Breaking: Gianandrea Noseda quits Turin in outrage

Breaking: Gianandrea Noseda quits Turin in outrage


norman lebrecht

April 26, 2018

The Italian conductor has resigned after 11 years as music director following the Mayor’s decision to appoint William Graziosi as sovrintendente of the Teatro Regio Torino.

Graziosi has a chequered past history at Baltimore Opera.

Noseda has issued an unhappy personal statement:

From the desk of Gianandrea Noseda

The recent actions taken by the board of the Teatro Regio Torino are disappointing and disheartening. The fact that the quality which has propelled the theatre on the international scene has not been taken in due consideration provides a clear indication to me that there is no interest to share a common vision for the future of the Teatro Regio Torino.

Furthermore, I understand that the board of the Teatro Regio Torino has decided to cancel a long-planned return to America in May 2019, which would have included performances at the Harris Theater in Chicago, Carnegie Hall in New York and The Kennedy Center in Washington, D.C., announced earlier this year by each institution in their 2018/19 season announcements.

Under these circumstances, I will not be available to continue my relationship with the Teatro Regio Torino. It is with deep regret that I will have to withdraw from all plans for the season 2018/19 and beyond. I will respect and intend to conduct engagements planned for this summer with the Montreux Festival, the Stresa Festival and the MITO Festival.

Once again, I thank the incredible artists of the orchestra and the chorus, the stage technicians, all the workshops workers and the staff members who shared a common vision for the Teatro Regio Torino. We have produced so much great art together and this will remain forever in the history of the house, as well as in our personal histories.


  • Barry Guerrero says:

    What if Noseda hadn’t landed the National Symphony gig?

    • Tamino says:

      What if the Pope was a Protestant?

      • Barry Guerrero says:

        Well, I had thought my point would have been obvious. Would he have been willing to cut all ties if he didn’t have a high paying position to go to?

        • Bruce says:

          Ask him.

        • Simone says:

          He was about to leave Turin on a previous occasion, well before he got the NSO, and they had to struggle to keep him there. He’s not that kind of person. Plus, he wouldn’t remain without offers for long.

          • Barry Guerrero says:

            I guess I am implying that he’s, “that kind of person”. But my question is more a matter of putting food on one’s table. So, in that sense, isn’t everyone that kind of person (to some degree)? Regardless, I’m glad he has the National Symphony job and I’m glad he’s able to move on.

          • Max Grimm says:

            @Barry Guerrero
            I can only agree with Simone’s post and add that, given Noseda’s extensive guest-conducting and busy schedule, apart from the National Symphony and Teatro Regio di Torino, he would have managed without financial distress.
            While there are many such examples of many conductors, I’ll put forth that of a conductor I particularly appreciate, Semyon Bychkov…when he decided not to renew in Cologne and left the WDR Sinfonieorchester in 2010, he didn’t have “a high paying position” to go to and to date he has managed to put food on the table without ending up impoverished, living under a bridge.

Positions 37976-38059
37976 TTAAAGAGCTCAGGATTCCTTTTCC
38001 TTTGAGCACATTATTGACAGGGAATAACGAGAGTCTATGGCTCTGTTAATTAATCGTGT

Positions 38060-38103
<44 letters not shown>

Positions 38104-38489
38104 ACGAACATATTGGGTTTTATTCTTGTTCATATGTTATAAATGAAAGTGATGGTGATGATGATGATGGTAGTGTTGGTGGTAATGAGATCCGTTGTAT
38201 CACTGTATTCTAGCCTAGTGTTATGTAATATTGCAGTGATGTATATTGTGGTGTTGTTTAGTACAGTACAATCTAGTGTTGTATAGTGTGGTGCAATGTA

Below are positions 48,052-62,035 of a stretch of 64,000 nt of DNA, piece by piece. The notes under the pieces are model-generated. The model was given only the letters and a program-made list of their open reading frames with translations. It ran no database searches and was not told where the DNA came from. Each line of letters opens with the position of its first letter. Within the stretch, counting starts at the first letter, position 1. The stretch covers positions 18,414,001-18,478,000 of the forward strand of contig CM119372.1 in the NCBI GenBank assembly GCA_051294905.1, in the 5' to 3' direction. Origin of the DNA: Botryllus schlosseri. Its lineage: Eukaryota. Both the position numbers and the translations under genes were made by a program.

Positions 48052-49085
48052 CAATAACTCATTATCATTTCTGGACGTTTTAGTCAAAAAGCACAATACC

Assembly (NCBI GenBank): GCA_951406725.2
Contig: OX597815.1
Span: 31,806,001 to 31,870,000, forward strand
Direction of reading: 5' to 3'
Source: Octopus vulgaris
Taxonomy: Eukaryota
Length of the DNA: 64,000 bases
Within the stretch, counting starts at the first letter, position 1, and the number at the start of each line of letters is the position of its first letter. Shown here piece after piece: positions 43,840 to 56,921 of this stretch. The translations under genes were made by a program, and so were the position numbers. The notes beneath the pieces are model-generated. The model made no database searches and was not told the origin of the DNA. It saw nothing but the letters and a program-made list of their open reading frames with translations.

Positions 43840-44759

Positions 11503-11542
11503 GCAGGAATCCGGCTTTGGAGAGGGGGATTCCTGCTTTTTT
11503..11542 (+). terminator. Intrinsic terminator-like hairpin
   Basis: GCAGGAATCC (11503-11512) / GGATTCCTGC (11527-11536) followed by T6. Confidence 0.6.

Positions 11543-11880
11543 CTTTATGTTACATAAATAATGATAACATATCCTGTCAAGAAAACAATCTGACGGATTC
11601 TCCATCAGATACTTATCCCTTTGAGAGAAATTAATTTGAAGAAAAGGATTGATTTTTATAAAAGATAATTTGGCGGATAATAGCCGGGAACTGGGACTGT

• Bruce says:

        What if the Pope was my mom?

      • Edgar says:

        To some traditionalists he is, and even worse than that.

    • Alexander Platt says:

      If he hadn’t gotten National Symphony, he would have had his pick of international guest-conducting engagements 52 weeks per year, and quite possibly would have gotten the New York Philharmonic to boot

    • David Hilton says:

      He would have landed some other equally prestigeous gig. It’s not as if he’s ever been short of work over the past 20 years.

  • Peter says:

    Could this blog attempt some kind of narrative? Last we heard Del Monaco was the coming. And now not. What’s happening with Gaston Fournier-Faco?

  • Marcus Clayton says:

    I can well understand Maestro Noseda’s frustration with the board.
    He has built up this opera company into one of Italy’s finest since he became it’s music director. Obviously the board doesn’t value Noseda’s talent or his musical integrity.
    It would be a shame if they did cancel next year’s American tour which was to have included concert performances of i Vespri Siciliani at both Kennedy Center and Carnegie Hall.
    I am sure Maestro Noseda will have no problems finding work elsewhere.

  • Rob says:

    I’m not surprised, the upcoming full moon is in his opposite sign, Scorpio.

    He’s a Taurus.

    Full moons usually bring endings.

  • Anton Bruckner says:

    Noseda is in Israel with IPO right now. Let’s hope his distress will not affect the performances….

  • Anthony Kershaw says:

    Hopefully, he’s making room for Toronto.

  • Alexander says:

    The second act of the opera has just been written , wait for the finale ? …

  • Sue says:

    Can we please use an alternate word to “outrage”? It’s just so cliched. The Outrage Olympics have finished now.

  • Don Ciccio says:

    Oui, oui, c’est l’empereur même,
    Qui lance l’anathème
    Par sa terrible voix.

  • Zarmos says:

    Welcome in Paris Maestro :):)

  • TRJ says:

    Noseda for Covent Garden.

  • Fred says:

    he’s okay as a conductor but far from a first tier, and yeah why did del monaco not get this post as previously stated on slipped disc????

    • Simone says:

      He was discarded as it was pointed out that he is too old (74) and his cv doesn’t meet the standards of the theatre.